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Minnesota State University, Mankato
Minnesota State University, Mankato

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Mankato war vet, alum to attend State of Union address

Mike McLaughlin wants to help other veterans

Alum invited to attend State of Union, defend vets' ed benefits.

By Mark Fischenich, Free Press Staff Writer [published in The Free Press, Mankato, MN, 1/24/2012]

Whatever President Obama says — or doesn’t say — in tonight’s State of the Union Address about the wars in Iraq and Afghanistan, Marine Corps veteran and Mankato resident Mike McLaughlin hopes the television images of the audience will contain a message of their own.

“There’s a lot of people who stepped up and answered the call,” said McLaughlin, who served two tours in Iraq as an infantryman. “And it would be nice to keep them in the public eye.”

That’s why McLaughlin was invited by Congressman Tim Walz of Mankato to be his guest at the speech and why the Mankato Democrat led an effort to encourage lawmakers from both parties to invite an Iraq War vet — or a someone who lost a family member in the war — to the presidential address.

The invitation meant enough to McLaughlin, the son of Vietnam veteran Tom McLaughlin and Theresa McLaughlin of Mankato, to spend a few hundred dollars on air fare and hotel expenses for the whirlwind trip to Washington, D.C.

A production manager at Unimin in Kasota and the father of a 2-year-old daughter, McLaughlin said a quick trip (he flew out Monday night and will be back on Wednesday morning) was all he could manage.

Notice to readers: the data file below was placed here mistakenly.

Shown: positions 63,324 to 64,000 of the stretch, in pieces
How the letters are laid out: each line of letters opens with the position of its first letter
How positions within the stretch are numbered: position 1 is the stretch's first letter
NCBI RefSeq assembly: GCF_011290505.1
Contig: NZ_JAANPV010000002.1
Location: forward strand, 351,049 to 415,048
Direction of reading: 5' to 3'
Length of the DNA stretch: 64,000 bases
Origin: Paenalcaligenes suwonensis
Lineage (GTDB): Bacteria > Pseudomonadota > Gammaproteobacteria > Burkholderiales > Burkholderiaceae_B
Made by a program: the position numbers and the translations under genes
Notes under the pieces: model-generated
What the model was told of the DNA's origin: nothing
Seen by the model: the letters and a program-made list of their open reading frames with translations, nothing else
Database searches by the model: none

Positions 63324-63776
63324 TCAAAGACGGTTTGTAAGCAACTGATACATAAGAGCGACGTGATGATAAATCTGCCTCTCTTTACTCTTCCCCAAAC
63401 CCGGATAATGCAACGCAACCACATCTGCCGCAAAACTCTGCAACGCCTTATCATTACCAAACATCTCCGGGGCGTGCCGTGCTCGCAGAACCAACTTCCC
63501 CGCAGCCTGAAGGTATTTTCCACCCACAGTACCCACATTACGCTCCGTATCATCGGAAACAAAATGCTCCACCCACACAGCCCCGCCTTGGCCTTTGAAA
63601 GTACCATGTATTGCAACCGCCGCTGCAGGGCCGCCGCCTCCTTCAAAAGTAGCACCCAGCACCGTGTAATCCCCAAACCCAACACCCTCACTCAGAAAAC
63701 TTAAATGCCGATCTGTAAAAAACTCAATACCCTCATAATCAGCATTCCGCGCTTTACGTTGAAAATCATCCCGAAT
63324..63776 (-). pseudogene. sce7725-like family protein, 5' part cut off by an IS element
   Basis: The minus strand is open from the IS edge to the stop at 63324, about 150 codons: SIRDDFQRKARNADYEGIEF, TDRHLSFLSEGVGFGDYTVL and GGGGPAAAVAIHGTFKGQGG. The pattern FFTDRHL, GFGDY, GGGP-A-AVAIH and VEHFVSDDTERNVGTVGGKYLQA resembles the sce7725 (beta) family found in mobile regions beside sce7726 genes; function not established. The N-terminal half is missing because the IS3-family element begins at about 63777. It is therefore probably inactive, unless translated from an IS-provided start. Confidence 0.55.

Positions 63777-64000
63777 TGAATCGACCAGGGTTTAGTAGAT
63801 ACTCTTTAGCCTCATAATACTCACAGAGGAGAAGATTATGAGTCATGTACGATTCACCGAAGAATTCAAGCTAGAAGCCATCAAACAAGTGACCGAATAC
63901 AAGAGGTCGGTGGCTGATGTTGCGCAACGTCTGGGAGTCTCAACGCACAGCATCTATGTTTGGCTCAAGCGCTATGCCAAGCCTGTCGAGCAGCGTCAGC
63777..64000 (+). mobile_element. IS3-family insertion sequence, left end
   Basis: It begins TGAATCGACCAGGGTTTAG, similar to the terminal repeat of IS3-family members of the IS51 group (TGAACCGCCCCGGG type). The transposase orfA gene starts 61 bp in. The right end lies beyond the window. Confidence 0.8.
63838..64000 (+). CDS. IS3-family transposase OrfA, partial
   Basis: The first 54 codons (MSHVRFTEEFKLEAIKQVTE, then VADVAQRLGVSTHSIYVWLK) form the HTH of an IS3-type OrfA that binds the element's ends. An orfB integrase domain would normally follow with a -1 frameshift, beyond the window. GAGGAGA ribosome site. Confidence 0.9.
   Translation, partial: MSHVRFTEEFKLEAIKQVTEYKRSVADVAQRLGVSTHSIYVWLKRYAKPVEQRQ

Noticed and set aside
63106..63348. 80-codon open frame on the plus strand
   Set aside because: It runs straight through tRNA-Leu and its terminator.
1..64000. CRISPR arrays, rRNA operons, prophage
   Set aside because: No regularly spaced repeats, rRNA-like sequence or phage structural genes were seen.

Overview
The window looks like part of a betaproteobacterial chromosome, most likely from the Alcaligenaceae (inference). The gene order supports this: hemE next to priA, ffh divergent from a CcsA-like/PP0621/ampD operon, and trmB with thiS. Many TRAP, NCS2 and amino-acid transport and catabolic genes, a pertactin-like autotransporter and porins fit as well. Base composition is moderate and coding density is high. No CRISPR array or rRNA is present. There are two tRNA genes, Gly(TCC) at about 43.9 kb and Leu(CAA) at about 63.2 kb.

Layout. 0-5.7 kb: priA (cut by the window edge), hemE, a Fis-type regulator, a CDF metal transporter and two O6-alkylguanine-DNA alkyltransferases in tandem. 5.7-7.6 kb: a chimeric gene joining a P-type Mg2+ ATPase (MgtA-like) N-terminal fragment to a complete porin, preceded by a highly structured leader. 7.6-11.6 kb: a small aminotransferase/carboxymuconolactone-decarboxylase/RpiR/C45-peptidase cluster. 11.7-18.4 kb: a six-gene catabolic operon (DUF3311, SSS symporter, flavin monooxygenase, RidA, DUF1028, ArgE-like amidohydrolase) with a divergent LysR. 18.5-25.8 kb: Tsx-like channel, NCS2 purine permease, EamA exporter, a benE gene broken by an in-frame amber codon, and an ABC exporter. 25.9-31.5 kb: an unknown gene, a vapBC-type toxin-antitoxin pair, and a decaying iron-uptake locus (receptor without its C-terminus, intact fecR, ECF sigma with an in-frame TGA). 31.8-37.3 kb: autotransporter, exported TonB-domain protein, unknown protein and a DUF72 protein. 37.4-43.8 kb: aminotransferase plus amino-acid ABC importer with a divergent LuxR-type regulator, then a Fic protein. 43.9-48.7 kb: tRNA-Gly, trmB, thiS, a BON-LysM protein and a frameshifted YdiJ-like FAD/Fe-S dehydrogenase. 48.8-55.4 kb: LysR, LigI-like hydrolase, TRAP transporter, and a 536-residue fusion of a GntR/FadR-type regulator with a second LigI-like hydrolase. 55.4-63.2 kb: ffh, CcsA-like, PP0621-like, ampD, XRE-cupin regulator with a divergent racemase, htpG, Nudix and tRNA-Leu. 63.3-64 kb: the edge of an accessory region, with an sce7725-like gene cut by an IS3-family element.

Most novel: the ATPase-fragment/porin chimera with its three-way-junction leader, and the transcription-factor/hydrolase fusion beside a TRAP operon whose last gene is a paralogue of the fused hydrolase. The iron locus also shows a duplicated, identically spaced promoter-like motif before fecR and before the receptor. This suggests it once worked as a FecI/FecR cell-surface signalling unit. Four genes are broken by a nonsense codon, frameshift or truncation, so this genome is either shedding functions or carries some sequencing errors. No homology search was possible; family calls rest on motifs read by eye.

Mainly, though, he wants his presence and that of other veterans to be a reminder to Americans. His generation voluntarily went to war when asked. The soldiers earned America’s gratitude. And they shouldn’t have to wonder if they will get the benefits that were promised.

McLaughlin was one of several friends who signed up for military service in an 18-month period nearly a decade ago. Many entered college at Minnesota State Mankato and other colleges after completing their service, all running into a similar problem: college officials demanded tuition at the beginning of a semester, but the G.I. Bill often didn’t pay up until two or three months later.

McLaughlin was 24 and newly married, so he’d built up a nest egg. He graduated from Minnesota State Mankato with a Bachelors of Science degree in recreation, parks and leisure services. But younger veterans weren’t financially flush enough to cash-flow the early tuition bills.

Changes to the G.I. Bill that came out of those discussions with Walz, who served 24 years in the Army National Guard, included a provision requiring colleges to bill the federal government directly for tuition of veterans and to admit them to classes while awaiting payment.

McLaughlin said he’s honored to be at tonight’s event but considers it less of an individual honor than an honor for all veterans — past, present and future.

For the complete Free Press story, see the Jan. 24 print edition, or go to the e-edition at

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